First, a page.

Today’s news is filled with how history is holding people back. Many are out there saying I can’t because I have the deck stacked against me. I recently heard from a senior in college saying it isn’t fair because all of his friends are having their college paid for by their parents and their parents are buying them new cars. He thinks his life is tough because he had to have his parents get a Plus loan and he has to work while in college.
People have worse situations than the young senior. Much worse. Some have smaller hurdles in their life. Anyone can feel their hurdle is significant and keeping them from success. Truth is they are correct – if they let the hurdle stop them. It’s time to stop looking at these things as hurdles. They can be tunnels, stepping stones or a fun obstacle to your full potential.
Tonight you will see two men who didn’t let their history, their past, their circumstances hold them back. Some say boxing is brutal and barbaric. Others say it is the Sweet Science. Regardless of what you think, for these two it is a life long dedication. Life long practice. Life long focus. These two had the deck stacked against them, and it meant nothing to them other than one more reason to succeed. They had plenty of personal drama and strife as children and young adults. It did not veer their vision or derail their determination.
No matter what the final bell says about which one is the champion. They are both champions and won the title belt for controlling their lives and succeeding in their passion.
The United States will experience its first coast-to-coast total solar eclipse since 1918, on Monday, August 21.
An estimated 500 million people across North America will be impacted as the moon passes between the sun and Earth in the 70-mile wide path of the total eclipse.
Path of totality
The path of totality will track across the U.S. from the Northwest to the Southeast through these states: Oregon, Montana, Idaho, Wyoming, Nebraska, Iowa, Kansas, Missouri, Illinois, Kentucky, Tennessee, Georgia, North Carolina and South Carolina. The shadow outside that track will affect North and Central America, parts of South America and northwestern Europe.
The first point of contact will be at Lincoln Beach, Oregon, at 9:05 a.m. PDT. Totality begins there at 10:16 a.m. PDT. Over the next hour and a half, it will cross through all 12 states. The total eclipse will end near Charleston, South Carolina, at 2:48 p.m. EDT.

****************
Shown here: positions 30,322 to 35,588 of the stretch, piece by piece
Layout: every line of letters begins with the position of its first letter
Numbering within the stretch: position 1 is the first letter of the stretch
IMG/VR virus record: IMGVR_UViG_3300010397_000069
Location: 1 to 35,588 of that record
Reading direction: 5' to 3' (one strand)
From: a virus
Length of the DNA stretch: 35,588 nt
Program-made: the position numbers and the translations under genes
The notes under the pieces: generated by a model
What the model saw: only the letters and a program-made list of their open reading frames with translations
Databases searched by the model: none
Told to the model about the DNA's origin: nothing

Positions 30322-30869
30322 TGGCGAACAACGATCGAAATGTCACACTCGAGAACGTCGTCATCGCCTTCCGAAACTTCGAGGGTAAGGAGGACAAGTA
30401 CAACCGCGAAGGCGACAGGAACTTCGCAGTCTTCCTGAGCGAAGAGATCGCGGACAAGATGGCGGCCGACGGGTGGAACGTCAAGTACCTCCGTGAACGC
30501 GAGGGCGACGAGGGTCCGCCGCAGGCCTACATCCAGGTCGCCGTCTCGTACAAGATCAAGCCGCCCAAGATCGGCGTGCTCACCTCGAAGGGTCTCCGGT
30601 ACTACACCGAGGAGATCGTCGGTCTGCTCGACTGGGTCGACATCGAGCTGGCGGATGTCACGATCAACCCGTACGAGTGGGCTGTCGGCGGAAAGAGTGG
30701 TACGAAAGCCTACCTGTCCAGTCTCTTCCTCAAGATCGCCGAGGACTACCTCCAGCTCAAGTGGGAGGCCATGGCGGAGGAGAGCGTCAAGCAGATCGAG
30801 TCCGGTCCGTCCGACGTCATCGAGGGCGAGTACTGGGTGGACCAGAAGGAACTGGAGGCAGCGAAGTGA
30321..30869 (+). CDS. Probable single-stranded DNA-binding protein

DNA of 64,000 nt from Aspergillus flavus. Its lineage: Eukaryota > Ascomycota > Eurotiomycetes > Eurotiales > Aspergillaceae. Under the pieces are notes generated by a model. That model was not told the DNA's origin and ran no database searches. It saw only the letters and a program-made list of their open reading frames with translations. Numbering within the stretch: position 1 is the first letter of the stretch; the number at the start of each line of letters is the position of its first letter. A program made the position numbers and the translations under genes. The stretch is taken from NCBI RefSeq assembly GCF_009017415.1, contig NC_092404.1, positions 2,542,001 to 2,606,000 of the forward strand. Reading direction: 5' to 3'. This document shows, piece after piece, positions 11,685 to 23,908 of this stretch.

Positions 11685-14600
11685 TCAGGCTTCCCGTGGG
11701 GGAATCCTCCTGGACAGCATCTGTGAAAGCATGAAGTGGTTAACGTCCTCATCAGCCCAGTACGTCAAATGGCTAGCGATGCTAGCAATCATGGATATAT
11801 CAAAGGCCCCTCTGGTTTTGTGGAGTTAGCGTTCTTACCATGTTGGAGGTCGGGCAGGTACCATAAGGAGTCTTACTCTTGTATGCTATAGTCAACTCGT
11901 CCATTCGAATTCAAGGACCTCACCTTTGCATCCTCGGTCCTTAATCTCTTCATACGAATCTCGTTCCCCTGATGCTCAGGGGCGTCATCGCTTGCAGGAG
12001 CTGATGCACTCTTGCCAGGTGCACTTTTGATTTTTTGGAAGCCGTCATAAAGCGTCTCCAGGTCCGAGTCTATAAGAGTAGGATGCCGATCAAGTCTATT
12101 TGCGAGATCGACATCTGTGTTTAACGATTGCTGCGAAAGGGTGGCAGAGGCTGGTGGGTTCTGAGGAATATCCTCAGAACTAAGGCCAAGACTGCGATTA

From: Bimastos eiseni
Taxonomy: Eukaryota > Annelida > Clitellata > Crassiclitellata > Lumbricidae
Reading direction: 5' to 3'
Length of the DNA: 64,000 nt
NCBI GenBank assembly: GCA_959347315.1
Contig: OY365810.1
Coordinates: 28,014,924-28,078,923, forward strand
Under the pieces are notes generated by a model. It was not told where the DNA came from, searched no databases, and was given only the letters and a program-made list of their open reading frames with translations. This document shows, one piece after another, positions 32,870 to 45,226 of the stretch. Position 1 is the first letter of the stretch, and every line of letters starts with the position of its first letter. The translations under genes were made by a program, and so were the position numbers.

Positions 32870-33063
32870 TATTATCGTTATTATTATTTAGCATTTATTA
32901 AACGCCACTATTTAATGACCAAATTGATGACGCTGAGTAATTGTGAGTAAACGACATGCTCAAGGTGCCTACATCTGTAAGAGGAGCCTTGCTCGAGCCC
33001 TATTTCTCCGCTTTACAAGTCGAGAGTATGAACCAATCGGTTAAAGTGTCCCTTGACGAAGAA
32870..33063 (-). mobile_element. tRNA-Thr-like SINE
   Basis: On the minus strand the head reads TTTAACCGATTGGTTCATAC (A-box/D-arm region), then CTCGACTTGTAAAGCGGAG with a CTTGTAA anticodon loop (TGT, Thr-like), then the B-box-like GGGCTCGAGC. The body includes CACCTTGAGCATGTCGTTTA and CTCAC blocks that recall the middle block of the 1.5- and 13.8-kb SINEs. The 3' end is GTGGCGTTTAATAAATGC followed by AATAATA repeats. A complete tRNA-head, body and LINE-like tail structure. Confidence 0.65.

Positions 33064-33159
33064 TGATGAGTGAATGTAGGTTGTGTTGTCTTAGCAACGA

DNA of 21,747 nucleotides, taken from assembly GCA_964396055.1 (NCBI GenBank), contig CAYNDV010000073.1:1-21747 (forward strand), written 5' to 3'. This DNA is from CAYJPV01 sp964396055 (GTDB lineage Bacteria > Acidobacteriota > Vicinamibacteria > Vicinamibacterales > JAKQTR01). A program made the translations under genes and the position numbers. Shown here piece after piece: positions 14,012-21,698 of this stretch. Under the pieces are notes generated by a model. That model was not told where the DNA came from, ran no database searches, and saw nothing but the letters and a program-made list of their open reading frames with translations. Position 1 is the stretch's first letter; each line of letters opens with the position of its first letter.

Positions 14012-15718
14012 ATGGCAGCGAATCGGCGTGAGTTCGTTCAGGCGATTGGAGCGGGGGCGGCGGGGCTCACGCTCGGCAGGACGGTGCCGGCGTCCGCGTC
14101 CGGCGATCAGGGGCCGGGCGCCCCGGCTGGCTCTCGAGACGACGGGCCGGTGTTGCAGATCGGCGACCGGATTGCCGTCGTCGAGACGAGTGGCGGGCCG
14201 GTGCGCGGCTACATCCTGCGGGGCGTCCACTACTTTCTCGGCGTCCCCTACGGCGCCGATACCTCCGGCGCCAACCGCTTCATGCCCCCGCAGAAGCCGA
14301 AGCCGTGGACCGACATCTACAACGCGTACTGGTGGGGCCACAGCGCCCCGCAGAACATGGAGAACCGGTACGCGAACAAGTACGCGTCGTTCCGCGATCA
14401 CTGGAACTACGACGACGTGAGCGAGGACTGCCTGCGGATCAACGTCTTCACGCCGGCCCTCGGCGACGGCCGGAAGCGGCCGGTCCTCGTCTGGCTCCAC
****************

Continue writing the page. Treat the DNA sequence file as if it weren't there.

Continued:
From there, the lunar shadow finally leaves the U.S. at 4:09 p.m. EDT.
In the path of totality, the sun will be blocked for about 2 minutes and the sun’s hidden solar corona — its outer atmosphere — will become visible and create eerie diamond rings of light, weather permitting. NASA describes it as one of nature’s most awesome sights.
Travel concerns & more
How will the total solar eclipse impact drivers, observers and communities? Keep reading for safety tips and possible risk management issues many American’s may experience on Monday:
Even as the major cellphone companies temporarily upgrade service, there are no guarantees cell service will be available since the best places to see the solar eclipse on Aug. 21 are largely in rural areas with normally spotty coverage. (AP Photo/Jeff Roberson, File)
1. Last-minute travel is discouraged.
If you have plans to travel, arrive a day or two early, suggests Bryan Brewer, author of the first edition of “Eclipse: History. Science. Awe.” Then stay put, as last-minute travel may be difficult on public roadways.
Give yourself plenty of time to get to your destination throughout the weekend. Traffic will be heavy with large crowds going to and from events all weekend.
Many small towns within the path of the eclipse expect their infrastructure and community services to be stretched to the limit during the event, says the U.S. Department of the Interior. Be early and patient. Don’t expect cell-phone reception as it’s already spotty in rural areas and may be overtaxed by the high number of users.
Heavy traffic is predicted near areas in the solar eclipse path of totality, starting Saturday, August 19, 2017. (AP Photo/Chris Carlson)
2. Be prepared for heavy traffic, delays and headaches.
Pay attention, and don’t drive distracted. Drive defensively because there will be more motorists on the road, and some of them may be slowing down or may not be paying attention when the eclipse is occurring.
Ensure vehicles have plenty of fuel.
Don’t take photographs while driving.
Turn your headlights on and don’t rely on your automatic headlights.
Don’t stop and pull off onto the side of the roads.